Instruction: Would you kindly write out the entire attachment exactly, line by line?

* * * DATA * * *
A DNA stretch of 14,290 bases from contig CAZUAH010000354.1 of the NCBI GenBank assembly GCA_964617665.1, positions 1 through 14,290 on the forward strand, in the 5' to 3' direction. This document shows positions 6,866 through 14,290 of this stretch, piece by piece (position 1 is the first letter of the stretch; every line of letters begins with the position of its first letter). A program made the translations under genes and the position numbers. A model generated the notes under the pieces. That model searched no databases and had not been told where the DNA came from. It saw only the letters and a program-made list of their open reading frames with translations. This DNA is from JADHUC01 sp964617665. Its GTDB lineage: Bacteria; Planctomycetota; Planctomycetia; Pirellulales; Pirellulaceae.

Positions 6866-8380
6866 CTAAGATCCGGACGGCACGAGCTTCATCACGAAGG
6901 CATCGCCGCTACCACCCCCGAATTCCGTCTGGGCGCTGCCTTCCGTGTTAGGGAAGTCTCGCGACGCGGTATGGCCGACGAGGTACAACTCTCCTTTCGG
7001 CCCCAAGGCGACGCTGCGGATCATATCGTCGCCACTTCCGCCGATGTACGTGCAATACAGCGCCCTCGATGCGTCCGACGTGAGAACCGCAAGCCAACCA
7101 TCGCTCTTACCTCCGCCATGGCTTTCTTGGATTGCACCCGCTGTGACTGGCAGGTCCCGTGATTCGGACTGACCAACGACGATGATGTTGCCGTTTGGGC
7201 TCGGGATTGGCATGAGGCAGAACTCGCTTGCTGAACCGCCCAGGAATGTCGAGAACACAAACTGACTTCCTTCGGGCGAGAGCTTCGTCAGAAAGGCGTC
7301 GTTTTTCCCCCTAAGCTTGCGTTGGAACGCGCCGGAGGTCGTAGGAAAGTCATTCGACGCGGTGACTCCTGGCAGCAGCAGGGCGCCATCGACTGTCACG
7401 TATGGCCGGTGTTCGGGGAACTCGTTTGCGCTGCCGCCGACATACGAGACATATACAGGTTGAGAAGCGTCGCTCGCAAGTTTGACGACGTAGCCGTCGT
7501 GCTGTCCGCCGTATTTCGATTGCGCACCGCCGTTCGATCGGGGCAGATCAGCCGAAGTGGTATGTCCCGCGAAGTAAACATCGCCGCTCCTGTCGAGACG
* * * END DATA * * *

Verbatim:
A DNA stretch of 14,290 bases from contig CAZUAH010000354.1 of the NCBI GenBank assembly GCA_964617665.1, positions 1 through 14,290 on the forward strand, in the 5' to 3' direction. This document shows positions 6,866 through 14,290 of this stretch, piece by piece (position 1 is the first letter of the stretch; every line of letters begins with the position of its first letter). A program made the translations under genes and the position numbers. A model generated the notes under the pieces. That model searched no databases and had not been told where the DNA came from. It saw only the letters and a program-made list of their open reading frames with translations. This DNA is from JADHUC01 sp964617665. Its GTDB lineage: Bacteria; Planctomycetota; Planctomycetia; Pirellulales; Pirellulaceae.

Positions 6866-8380
6866 CTAAGATCCGGACGGCACGAGCTTCATCACGAAGG
6901 CATCGCCGCTACCACCCCCGAATTCCGTCTGGGCGCTGCCTTCCGTGTTAGGGAAGTCTCGCGACGCGGTATGGCCGACGAGGTACAACTCTCCTTTCGG
7001 CCCCAAGGCGACGCTGCGGATCATATCGTCGCCACTTCCGCCGATGTACGTGCAATACAGCGCCCTCGATGCGTCCGACGTGAGAACCGCAAGCCAACCA
7101 TCGCTCTTACCTCCGCCATGGCTTTCTTGGATTGCACCCGCTGTGACTGGCAGGTCCCGTGATTCGGACTGACCAACGACGATGATGTTGCCGTTTGGGC
7201 TCGGGATTGGCATGAGGCAGAACTCGCTTGCTGAACCGCCCAGGAATGTCGAGAACACAAACTGACTTCCTTCGGGCGAGAGCTTCGTCAGAAAGGCGTC
7301 GTTTTTCCCCCTAAGCTTGCGTTGGAACGCGCCGGAGGTCGTAGGAAAGTCATTCGACGCGGTGACTCCTGGCAGCAGCAGGGCGCCATCGACTGTCACG
7401 TATGGCCGGTGTTCGGGGAACTCGTTTGCGCTGCCGCCGACATACGAGACATATACAGGTTGAGAAGCGTCGCTCGCAAGTTTGACGACGTAGCCGTCGT
7501 GCTGTCCGCCGTATTTCGATTGCGCACCGCCGTTCGATCGGGGCAGATCAGCCGAAGTGGTATGTCCCGCGAAGTAAACATCGCCGCTCCTGTCGAGACG